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Strawberry Rhubarb Pie

Posted in : Old New England Recipes on by : Michael Marsha Tags: , , ,

Strawberry Rhubarb Pie

My mother used to make rhubarb pie. I’m not sure if she put strawberries in it or not. My sister and I never got any. I think she shared it with my grandmother . It grew early in the Spring right beside the garage. It’s a pretty plant with it’s green and bright pink leaves.  As far as I know, it’s pretty much insect and animal proof. Rhubarb stalks are very tart and the leaves are poisonous. Two plants will supply you with a full summer’s worth of rhubarb.

Rhubarb is native to northern Asia. It was strictly used as a medicinal plant. The rhizomes were dried and then ground into powder. In China it was valued as a tonic for digestion, a mild laxative and a multipurpose healer of wounds, burns and other ailments.  In the middle ages it was prized in Europe as an expensive commodity. Rhubarb was more costly than cinnamon and saffron.

Only when sugar became readily available was it used for cooking. Legend has it that Benjamin Franklin brought the first seeds to America. The Oxford Encyclopedia of Food and Drink in America credts an unnamed gardener in Maine who may have brought the seeds or rootstock from Europe around 1800.  The plant migrated south into Massachusetts where it became wildly popular. By 1822 it was sold in produce markets along the Easter Seaboard.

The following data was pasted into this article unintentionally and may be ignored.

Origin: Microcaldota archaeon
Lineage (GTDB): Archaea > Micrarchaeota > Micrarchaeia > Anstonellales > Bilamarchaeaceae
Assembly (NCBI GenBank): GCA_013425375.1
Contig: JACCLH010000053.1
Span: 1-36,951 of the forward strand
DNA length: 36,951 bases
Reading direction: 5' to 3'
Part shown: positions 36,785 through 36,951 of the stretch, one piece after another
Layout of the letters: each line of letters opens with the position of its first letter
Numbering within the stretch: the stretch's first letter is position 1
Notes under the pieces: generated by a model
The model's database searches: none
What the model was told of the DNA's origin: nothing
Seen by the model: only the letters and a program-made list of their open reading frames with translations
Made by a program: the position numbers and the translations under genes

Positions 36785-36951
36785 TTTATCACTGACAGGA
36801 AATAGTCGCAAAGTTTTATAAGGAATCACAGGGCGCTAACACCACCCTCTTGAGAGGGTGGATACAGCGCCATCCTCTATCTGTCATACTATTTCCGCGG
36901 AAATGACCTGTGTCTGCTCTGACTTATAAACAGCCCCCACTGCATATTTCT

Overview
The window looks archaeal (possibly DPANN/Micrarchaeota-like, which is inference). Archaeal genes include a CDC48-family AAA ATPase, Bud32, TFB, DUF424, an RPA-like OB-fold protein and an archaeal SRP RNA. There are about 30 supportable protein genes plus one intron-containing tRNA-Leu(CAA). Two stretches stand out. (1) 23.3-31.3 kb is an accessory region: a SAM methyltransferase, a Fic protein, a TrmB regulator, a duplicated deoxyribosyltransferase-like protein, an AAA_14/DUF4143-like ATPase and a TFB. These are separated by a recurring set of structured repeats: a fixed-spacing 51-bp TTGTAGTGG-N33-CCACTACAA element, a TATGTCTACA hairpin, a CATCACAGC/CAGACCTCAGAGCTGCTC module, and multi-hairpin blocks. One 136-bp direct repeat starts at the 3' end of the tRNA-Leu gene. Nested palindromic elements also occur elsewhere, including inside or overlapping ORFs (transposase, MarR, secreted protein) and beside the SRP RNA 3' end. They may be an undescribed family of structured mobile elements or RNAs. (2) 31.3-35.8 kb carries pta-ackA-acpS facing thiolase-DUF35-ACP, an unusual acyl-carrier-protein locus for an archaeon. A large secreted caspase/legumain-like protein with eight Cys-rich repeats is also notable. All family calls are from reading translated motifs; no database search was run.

The earliest culinary use of rhubarb was first noted in 19th century America.  It was called the “pie plant” and was mainly used a filling for tarts and pies. This remains true today. These days you can find recipes using rubarb is many other desserts and even some quick breads, cakes and sauces.  Rhubarb is very high in potassium, manganese, and vitamin C.

If you’ve never had it, you really should give it a try. It can be rather expensive if you buy it fresh in the grocery stores. There are some stores carry the frozen version.

Strawberry Rhubarb Pie

2 cups sliced strawberries

2 cups cut-up rhubarb

1 tablespoon lemon juice

2 cups sugar

1/4 cup all-purpose flour

3 tablespoons quick-cooking tapioca

3 eggs

1/8 teaspoon salt

1/8 teaspoon ground cinnamon

1box Pillsbury™ refrigerated pie crusts, softened as directed on box

In large bowl, mix strawberries, rhubarb and lemon juice. In medium bowl, mix sugar, flour, tapioca, eggs, salt and cinnamon. Stir into fruit mixture; set aside 15 minutes

Heat oven to 400°F. Place 1 pie crust in ungreased 9-inch glass pie plate. Press crust firmly against side and bottom. Spoon filling into crust-lined pie plate. Top with second crust. Wrap excess top crust under bottom crust edge, pressing edges together to seal; flute. Cut slits or shapes in several places in top crust.

Bake about 15 minutes or until crust is light golden brown. Place cookie sheet on oven rack below pie in case of spillover. Reduce oven temperature to 350°F. Bake 40 to 45 minutes longer or until golden brown.

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